'Tis the season to stay home, which means that making our dwellings as comfy and welcoming as possible is a top priority. Recently, we asked homeowners in the BuzzFeed Community to share the absolute best upgrade they made to their house that gave them the most bang for their buck. Here's some of what they had to say:
1. "I was very skeptical about smart appliances, but man, it's good. We put in a smart thermostat last year. It has always been great but really kicked into gear this week when temperatures got so low. When I leave the office, I turn on the heating; 45 minutes later, I go into a warm house. Our electric blanket is plugged into a smart plug, so we don't need to get out of bed to turn it on."
2. "Three words: Vinyl. Plank. Flooring. Looks like hardwood, but it’s scratch resistant and waterproof. All of the pretty and none of the work."
3. "I upgraded my standard sink with two sides for a farmhouse single-basin sink. It’s so nice because now pans and cutting boards fit flat in it. Plus, it is a beautiful copper color, so it looks so much better than the old stainless steel double sink. It is just the best upgrade ever."
4. "Mini splits. My house is old and didn't have air conditioning. It has central heat, but there was always the problem of the bottom floor being freezing while the top floor was perfect, and there just weren't enough vents downstairs. I had mini splits installed to add air conditioning, since central air was way more expensive."
"They've been great! No more sweating all summer! I also use them to supplement the heat in specific rooms instead of having to turn up the central heat. Very quiet and cost effective."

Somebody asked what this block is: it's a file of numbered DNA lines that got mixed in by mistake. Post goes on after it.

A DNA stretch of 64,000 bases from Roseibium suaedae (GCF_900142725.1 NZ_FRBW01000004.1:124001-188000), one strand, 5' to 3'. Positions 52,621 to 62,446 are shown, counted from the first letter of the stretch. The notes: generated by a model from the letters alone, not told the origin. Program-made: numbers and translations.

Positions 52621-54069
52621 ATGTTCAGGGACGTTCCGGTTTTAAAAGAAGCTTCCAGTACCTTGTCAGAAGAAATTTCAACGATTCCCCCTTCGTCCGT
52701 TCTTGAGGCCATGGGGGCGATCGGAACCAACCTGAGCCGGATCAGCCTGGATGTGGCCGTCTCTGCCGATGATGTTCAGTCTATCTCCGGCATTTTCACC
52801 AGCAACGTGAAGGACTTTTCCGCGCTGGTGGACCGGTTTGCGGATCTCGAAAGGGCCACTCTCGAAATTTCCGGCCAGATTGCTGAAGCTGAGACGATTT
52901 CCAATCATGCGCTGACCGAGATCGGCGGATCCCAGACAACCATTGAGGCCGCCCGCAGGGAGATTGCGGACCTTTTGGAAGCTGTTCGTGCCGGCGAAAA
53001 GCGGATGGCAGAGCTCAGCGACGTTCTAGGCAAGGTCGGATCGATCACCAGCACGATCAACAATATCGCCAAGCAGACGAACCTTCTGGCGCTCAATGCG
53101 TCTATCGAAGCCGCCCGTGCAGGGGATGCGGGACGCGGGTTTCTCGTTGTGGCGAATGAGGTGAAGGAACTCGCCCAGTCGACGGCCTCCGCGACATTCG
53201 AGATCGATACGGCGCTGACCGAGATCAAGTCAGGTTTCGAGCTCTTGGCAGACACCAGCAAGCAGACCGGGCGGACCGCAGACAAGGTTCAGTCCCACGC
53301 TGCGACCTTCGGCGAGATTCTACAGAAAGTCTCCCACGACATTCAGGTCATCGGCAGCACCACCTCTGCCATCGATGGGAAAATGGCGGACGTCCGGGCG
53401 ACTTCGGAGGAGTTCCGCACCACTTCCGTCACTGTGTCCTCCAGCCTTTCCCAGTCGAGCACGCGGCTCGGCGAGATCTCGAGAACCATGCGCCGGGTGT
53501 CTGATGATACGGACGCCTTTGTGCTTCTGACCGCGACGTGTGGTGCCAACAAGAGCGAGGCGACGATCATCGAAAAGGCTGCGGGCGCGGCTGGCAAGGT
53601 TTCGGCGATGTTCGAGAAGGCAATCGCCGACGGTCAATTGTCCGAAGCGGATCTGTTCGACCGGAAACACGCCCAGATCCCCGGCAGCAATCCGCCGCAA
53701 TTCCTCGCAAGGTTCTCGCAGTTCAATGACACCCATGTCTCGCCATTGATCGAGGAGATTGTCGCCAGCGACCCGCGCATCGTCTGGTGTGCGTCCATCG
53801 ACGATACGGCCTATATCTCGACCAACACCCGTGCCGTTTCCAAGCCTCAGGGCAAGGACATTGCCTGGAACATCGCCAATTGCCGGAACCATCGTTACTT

5. "A 'spool' or 'cocktail pool.' It’s very small by pool standards — 9 by 18 feet and only 4 feet deep — but it has been a game changer. Perfect place to hang out on a hot day, but not a ton of work to maintain. We live downtown, and it was a massive splurge when we were building our home, but absolutely worth every penny."
6. "The cabinet painting kits from Amazon that BuzzFeed often features on its home upgrade posts made a huge difference in our house. Our kitchen looked bigger, cleaner, and brand-new, and we did it easily ourselves with a tiny budget!"
7. "Installing heated floors in our entryway. In Alaska it can be wet and cold, so coming inside to a warm tile floor or having your shoes warm when you leave is a real luxury. They were not hard to install and are worth every penny, even the electricity bill."
8. "Paint. My house was built in the '70s and didn’t look as if it had been updated since. Painting with neutrals across the house has made it look brand-new. And it’s inexpensive!"
9. "I found a factory-direct cabinet place and got my kitchen cabinets and countertops, bathroom vanities, and linen cabinets all replaced for a fraction of what you would typically spend on just a kitchen. And they were done in four days."
10. "My outdoor space. It is a three-season porch attached to my garage and was never used before I bought the house. I added some structure, lights, rugs, curtains, and a porch swing, all for under $500, and it's one of my favorite places."
11. "Adding central air. Thanks to global warming, summers up where we live have gotten unbearably hot at times. We were lucky to have the duct work already in our house, so all we had to pay for was the unit and the installation. I wouldn’t survive the summers without our central air."
12. "Washing the walls. We just finished painting the living room, and step one was washing the walls. It took me almost six hours to do the whole thing (it’s a good-size room, and I went over it a few times to get it as clean as possible), but it looked so much better! Cost is free, minus the time and I guess, technically, water and soap. Obviously, painting changed the overall look and wasn’t super expensive (~$50 per can for the color we bought), but I wouldn’t call it the biggest bang for our buck out of the whole process."